The Crown season 4 episode. “Terra Nullius” chronicles Charles and Diana’s tour of Australia. Here’s why the Princess was more popular than Charles.
In season 4 of The Crown, the Prince and Princess of Wales travel to Australia – and it’s Diana the people adore, not Charles. The Crown, created by Peter Morgan, chronicles the reign of Queen Elizabeth II. The latest installment spans 1977-1990, a time of political unrest due to the policies of the UK’s first female prime minister, Margaret Thatcher (played by Gillian Anderson). The people found the courtship and marriage of Prince Charles (Josh O’Connor) a welcome distraction, thanks in large part to the beauty and charismatic personality of his wife, Diana (Emma Corrin).
Episode 6, “Terra Nullius,” focuses on Charles and Diana’s royal tour of Australia and New Zealand. The trip was an important one for Charles, who was representing an increasingly unpopular monarchy. The country’s prime minister, Robert Hawke, wanted Australia to stand on its own as a republic – an agenda that had growing support from the general public. The trip gets off to a rocky start as the couple is having marital problems, rumors of Diana’s bulimia are circulating both in public and among members of the Royal Family, and Diana insists on bringing Prince William. During an unplanned detour to a sheep station to visit William, Charles and Diana discuss their shared unhappiness, which marks a turning point for the couple. As the trip wears on, Diana’s popularity eclipses her husband’s, and when the time the couple return to England, Charles goes to Highgrove and Diana to Kensington Palace.
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Morgan’s historical drama takes a certain amount of creative license when it comes to what happened behind closed doors with the main characters, so how accurate are the events that transpired during Charles and Diana’s trip? According to an article in Vogue, the Queen was concerned about how the 21-year-old Diana would handle her first overseas tour given her inexperience and shyness. In the beginning, Diana suffered from sunburn and fatigue. In The Crown, Charles complains to Camilla Parker Bowles about Diana’s frailty after their trip to Ayers Rock (Uluru). In reality, Diana’s hesitation was due to her outfit, which wasn’t practical for the outing. After overcoming jet lag and her sunburn, Diana found her footing. She was more personable and eager to interact with the massive crowds gathered to catch a glimpse of the couple than her husband. The series emphasized that the people of Australia found Diana relatable and a breath of fresh air.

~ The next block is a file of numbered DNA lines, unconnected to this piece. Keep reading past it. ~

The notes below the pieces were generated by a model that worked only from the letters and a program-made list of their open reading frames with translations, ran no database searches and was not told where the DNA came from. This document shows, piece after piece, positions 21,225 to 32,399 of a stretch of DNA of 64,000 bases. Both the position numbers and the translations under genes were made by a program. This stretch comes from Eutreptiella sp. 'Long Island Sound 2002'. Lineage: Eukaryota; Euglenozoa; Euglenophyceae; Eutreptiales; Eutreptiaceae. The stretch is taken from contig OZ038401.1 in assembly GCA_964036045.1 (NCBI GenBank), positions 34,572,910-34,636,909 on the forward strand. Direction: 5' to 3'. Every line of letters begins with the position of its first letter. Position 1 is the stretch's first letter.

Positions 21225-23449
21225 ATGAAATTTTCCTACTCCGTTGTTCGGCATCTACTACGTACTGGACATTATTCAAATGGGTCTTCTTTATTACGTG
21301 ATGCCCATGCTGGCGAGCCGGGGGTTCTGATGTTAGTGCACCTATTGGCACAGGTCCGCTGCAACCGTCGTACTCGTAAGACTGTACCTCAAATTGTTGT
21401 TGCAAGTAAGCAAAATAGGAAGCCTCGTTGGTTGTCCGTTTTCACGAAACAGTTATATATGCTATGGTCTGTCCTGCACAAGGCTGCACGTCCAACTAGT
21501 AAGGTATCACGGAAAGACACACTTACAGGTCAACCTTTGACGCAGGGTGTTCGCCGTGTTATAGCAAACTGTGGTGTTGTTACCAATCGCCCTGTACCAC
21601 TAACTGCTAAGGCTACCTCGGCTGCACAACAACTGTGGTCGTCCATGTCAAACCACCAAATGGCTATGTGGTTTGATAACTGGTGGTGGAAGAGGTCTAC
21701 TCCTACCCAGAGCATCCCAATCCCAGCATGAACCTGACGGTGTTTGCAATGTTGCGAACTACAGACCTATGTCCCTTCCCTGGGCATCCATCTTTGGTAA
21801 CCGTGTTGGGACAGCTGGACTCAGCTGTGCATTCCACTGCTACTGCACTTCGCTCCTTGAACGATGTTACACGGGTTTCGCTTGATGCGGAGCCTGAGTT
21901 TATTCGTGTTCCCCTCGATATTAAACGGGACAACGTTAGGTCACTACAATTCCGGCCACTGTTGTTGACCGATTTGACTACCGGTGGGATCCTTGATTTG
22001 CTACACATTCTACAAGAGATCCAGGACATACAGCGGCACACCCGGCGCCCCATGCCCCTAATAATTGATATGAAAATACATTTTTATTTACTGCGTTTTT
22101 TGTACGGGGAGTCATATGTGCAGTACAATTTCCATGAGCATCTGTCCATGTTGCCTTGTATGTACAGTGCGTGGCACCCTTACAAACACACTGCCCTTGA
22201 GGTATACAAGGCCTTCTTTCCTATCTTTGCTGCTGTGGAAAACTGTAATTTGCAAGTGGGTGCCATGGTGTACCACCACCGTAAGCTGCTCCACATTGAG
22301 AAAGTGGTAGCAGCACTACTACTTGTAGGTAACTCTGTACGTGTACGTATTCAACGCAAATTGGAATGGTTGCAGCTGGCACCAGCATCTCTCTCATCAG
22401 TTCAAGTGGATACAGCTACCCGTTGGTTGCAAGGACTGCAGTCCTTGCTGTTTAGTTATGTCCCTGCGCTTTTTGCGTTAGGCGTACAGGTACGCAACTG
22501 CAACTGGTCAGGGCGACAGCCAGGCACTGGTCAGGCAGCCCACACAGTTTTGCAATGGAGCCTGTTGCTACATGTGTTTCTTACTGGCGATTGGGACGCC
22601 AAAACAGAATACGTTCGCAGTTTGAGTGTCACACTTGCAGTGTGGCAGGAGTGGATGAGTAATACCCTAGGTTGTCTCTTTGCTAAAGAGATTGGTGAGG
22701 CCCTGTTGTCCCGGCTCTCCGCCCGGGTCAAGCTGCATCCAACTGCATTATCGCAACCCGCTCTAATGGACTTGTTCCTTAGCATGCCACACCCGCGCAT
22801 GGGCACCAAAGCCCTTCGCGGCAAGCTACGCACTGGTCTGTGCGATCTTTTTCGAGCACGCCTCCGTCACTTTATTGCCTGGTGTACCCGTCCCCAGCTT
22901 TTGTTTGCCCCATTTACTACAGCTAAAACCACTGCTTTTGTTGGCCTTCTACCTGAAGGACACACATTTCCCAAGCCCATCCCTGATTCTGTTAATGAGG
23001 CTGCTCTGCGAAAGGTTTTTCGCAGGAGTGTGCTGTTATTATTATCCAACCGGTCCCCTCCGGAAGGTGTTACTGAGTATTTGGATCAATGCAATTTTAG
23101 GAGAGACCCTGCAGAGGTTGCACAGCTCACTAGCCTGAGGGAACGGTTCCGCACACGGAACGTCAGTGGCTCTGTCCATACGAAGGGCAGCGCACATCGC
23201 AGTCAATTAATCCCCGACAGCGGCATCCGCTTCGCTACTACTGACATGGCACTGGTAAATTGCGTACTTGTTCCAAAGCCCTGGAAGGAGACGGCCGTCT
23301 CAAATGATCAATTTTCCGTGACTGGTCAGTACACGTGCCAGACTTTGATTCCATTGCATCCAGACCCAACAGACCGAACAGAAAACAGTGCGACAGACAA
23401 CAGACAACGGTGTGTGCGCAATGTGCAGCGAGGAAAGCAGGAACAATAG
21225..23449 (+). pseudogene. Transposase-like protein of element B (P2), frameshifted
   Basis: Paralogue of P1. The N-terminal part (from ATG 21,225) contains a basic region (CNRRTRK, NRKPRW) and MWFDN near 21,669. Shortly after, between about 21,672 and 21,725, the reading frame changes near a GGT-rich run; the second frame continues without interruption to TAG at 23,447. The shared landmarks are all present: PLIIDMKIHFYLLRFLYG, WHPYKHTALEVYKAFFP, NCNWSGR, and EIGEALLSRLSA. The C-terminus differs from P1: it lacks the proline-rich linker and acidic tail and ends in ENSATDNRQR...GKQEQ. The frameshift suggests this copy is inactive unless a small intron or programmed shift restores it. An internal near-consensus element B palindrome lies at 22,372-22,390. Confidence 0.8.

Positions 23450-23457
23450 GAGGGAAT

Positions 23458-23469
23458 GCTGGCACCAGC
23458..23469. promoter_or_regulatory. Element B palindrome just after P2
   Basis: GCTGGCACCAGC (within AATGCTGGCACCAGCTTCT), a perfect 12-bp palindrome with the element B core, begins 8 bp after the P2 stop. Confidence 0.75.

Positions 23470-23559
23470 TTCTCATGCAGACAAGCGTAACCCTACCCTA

In Tina Brown’s book The Diana Chronicles, Brown wrote that Charles’ popularity suffered by comparison. “Victor Chapman, the press secretary on the tour, got used to late-night phone calls from Charles complaining about the scant coverage of himself in the press compared to the hagiographic acres accorded of his wife.” In The Crown, Prime Minister Hawke tells Charles that if he had traveled to Australia alone, it would have furthered his cause, but Diana set back Republicanism in Australia for “the foreseeable future.” Brown wrote that by the end of the tour “… a poll in Australia found that Monarchists outnumbered Republicans two to one.”
In the series, Charles, whose insecurities almost rivaled if not surpassed his wife’s, throws a tantrum over Diana’s attention-grabbing antics. While the show is a dramatized version of events, the resentment felt by Charles was real. In a 1995 interview, Diana told the BBC:
“We’d be going round Australia, for instance, and all you could hear was, ‘oh, she’s on the other side.’ Now, if you’re a man—like my husband—a proud man, you mind about that if you hear it every day for four weeks. You feel low about it, instead of feeling happy and sharing it.”
Ultimately a trip that was a triumph for Diana, Charles, and the monarchy looked like a fairy tale on the outside, but was a disaster for the doomed marriage of the Prince and Princess of Wales, who will finally separate during season 5.
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